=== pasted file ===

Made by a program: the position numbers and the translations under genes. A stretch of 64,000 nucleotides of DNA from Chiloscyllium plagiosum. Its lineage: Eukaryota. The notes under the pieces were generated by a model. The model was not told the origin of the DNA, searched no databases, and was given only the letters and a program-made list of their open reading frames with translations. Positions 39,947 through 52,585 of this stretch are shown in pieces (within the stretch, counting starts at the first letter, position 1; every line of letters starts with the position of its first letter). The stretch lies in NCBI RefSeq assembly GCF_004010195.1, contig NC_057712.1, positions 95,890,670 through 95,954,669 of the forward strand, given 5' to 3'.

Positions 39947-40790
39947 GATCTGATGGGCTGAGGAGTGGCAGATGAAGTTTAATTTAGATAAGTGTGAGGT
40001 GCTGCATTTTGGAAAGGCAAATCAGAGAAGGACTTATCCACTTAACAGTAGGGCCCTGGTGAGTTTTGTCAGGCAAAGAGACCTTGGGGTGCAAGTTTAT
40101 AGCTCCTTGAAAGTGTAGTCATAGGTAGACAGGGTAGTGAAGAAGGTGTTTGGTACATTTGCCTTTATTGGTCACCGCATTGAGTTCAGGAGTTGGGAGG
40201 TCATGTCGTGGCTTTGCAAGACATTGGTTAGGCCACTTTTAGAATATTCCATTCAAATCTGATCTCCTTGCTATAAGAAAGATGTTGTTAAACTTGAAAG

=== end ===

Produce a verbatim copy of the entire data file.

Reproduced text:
Made by a program: the position numbers and the translations under genes. A stretch of 64,000 nucleotides of DNA from Chiloscyllium plagiosum. Its lineage: Eukaryota. The notes under the pieces were generated by a model. The model was not told the origin of the DNA, searched no databases, and was given only the letters and a program-made list of their open reading frames with translations. Positions 39,947 through 52,585 of this stretch are shown in pieces (within the stretch, counting starts at the first letter, position 1; every line of letters starts with the position of its first letter). The stretch lies in NCBI RefSeq assembly GCF_004010195.1, contig NC_057712.1, positions 95,890,670 through 95,954,669 of the forward strand, given 5' to 3'.

Positions 39947-40790
39947 GATCTGATGGGCTGAGGAGTGGCAGATGAAGTTTAATTTAGATAAGTGTGAGGT
40001 GCTGCATTTTGGAAAGGCAAATCAGAGAAGGACTTATCCACTTAACAGTAGGGCCCTGGTGAGTTTTGTCAGGCAAAGAGACCTTGGGGTGCAAGTTTAT
40101 AGCTCCTTGAAAGTGTAGTCATAGGTAGACAGGGTAGTGAAGAAGGTGTTTGGTACATTTGCCTTTATTGGTCACCGCATTGAGTTCAGGAGTTGGGAGG
40201 TCATGTCGTGGCTTTGCAAGACATTGGTTAGGCCACTTTTAGAATATTCCATTCAAATCTGATCTCCTTGCTATAAGAAAGATGTTGTTAAACTTGAAAG